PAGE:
Type

Journal Article

Authors

R Paul Ross
Colin Hill
Barry Kiely
Eamonn M M Quigley
Fergus Shanahan
Mary C. Rea
Evelyn M Clayton

Subjects

Microbiology

Topics
reference values colitis ulcerative humans adult carrier state adolescent female crohn disease case control studies inflammatory bowel diseases metabolism diagnosis clostridium difficile probability epidemiology severity of illness index male clostridium infections incidence remission spontaneous young adult comorbidity middle aged sex distribution follow up studies bacterial toxins age distribution ambulatory care microbial sensitivity tests microbiology isolation purification

The vexed relationship between Clostridium difficile and inflammatory bowel disease: an assessment of carriage in an outpatient setting among patients in remission. (2009)

Abstract Comorbidity with Clostridium difficile may cause diagnostic delay in newly presenting inflammatory bowel disease (IBD) patients, trigger relapse in established disease, confound therapies, and serve as an indicator of an underlying defect in innate immunity. Retrospective analyses have suggested community acquisition; to address this we conducted a prospective analysis of C. difficile carriage in IBD patients using molecular methods specifically in an outpatient setting. Recruited participants had long-standing diagnoses of ulcerative colitis (n = 64) and Crohn's disease (n = 58), were in clinical remission, and had no recent exposure to antibiotics, corticosteroids, immunomodulatory drugs or recent hospitalization. Isolates were cultured from stools and confirmed by 16S sequencing. The antibiotic susceptibilities of the isolates were tested followed by further strain characterization by toxinotyping, ribotyping, and pulsed-field gel electrophoresis (PFGE). The frequency of toxigenic C. difficile was higher in IBD patients than in healthy volunteers at 8.2 and 1.0%, respectively (P = 0.02 Fisher's exact test). All strains belonged to toxinotype 0 with rare subtypes of this group noted in five isolates and represented by an altered repressor genotype. Patients harbored a diverse range of toxigenic ribotype groups, including those previously associated with C. difficile-associated disease (CDAD) (R015, R005, and R020) and the rarer types R062, R050, and R003. Interestingly, common nosocomial groups were not identified. The considerable nonclonal distribution of distinct strains was further demonstrated by PFGE genomic fingerprinting. None of the study subjects experienced a clinical episode of CDAD during a 6-month period of follow-up. Detection of C. difficile is increased in IBD outpatients in remission, and strain diversity is consistent with community acquisition from a multitude of sources.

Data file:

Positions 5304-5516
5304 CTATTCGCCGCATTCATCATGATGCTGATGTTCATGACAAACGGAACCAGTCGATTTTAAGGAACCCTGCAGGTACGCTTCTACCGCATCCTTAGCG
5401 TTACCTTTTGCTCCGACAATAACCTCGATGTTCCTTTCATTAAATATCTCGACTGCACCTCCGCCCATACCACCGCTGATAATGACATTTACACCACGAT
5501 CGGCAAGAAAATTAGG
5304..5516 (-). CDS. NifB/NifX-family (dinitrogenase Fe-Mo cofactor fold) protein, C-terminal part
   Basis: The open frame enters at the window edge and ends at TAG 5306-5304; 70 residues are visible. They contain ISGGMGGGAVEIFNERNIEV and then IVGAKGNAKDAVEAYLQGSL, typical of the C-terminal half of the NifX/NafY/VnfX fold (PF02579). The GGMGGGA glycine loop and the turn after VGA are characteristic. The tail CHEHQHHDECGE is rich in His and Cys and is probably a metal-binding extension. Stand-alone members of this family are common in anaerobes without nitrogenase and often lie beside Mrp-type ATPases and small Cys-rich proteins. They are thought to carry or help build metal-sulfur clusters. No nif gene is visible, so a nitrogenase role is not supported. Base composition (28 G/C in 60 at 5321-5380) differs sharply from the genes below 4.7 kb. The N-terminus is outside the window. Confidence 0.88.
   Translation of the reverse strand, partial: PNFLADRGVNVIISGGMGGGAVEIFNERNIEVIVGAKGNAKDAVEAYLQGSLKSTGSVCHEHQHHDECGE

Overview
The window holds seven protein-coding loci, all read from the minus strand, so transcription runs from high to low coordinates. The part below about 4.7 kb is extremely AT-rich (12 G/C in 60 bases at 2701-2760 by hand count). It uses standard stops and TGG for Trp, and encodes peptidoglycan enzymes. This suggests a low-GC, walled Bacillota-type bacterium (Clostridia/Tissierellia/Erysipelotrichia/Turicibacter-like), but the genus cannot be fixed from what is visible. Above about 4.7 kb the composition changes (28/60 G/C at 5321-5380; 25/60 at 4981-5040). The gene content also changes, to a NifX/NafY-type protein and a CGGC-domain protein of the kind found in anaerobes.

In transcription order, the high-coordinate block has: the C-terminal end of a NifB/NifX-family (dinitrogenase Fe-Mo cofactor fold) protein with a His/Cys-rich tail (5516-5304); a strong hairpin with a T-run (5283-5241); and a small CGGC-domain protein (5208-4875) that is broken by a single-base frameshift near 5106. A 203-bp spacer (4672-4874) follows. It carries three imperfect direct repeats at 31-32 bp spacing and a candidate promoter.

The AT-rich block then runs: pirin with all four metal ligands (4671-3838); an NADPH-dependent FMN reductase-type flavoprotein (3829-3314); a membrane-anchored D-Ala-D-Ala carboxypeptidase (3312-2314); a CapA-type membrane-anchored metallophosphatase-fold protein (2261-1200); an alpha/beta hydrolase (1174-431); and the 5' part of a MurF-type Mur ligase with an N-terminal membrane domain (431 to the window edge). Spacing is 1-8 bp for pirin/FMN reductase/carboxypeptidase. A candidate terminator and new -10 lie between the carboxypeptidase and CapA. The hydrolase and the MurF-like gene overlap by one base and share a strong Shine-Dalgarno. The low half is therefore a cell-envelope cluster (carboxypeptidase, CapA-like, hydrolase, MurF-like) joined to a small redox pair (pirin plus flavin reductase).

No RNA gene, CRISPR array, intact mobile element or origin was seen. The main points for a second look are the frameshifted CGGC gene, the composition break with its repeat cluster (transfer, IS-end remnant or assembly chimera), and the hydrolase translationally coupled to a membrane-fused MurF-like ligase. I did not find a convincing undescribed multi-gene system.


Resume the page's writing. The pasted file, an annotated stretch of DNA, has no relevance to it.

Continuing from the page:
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Full list of authors on original publication

R Paul Ross, Colin Hill, Barry Kiely, Eamonn M M Quigley, Fergus Shanahan, Mary C. Rea, Evelyn M Clayton

Experts in our system

1
R Paul Ross
Teagasc
Total Publications: 441
 
2
Colin Hill
University College Cork
Total Publications: 351
 
3
Barry Kiely
University College Cork
Total Publications: 21
 
4
Eamonn M M Quigley
University College Cork
Total Publications: 114
 
5
Fergus Shanahan
University College Cork
Total Publications: 237
 
6
Mary C. Rea
Teagasc
Total Publications: 68
 
7
Evelyn M Clayton
Teagasc
Total Publications: 7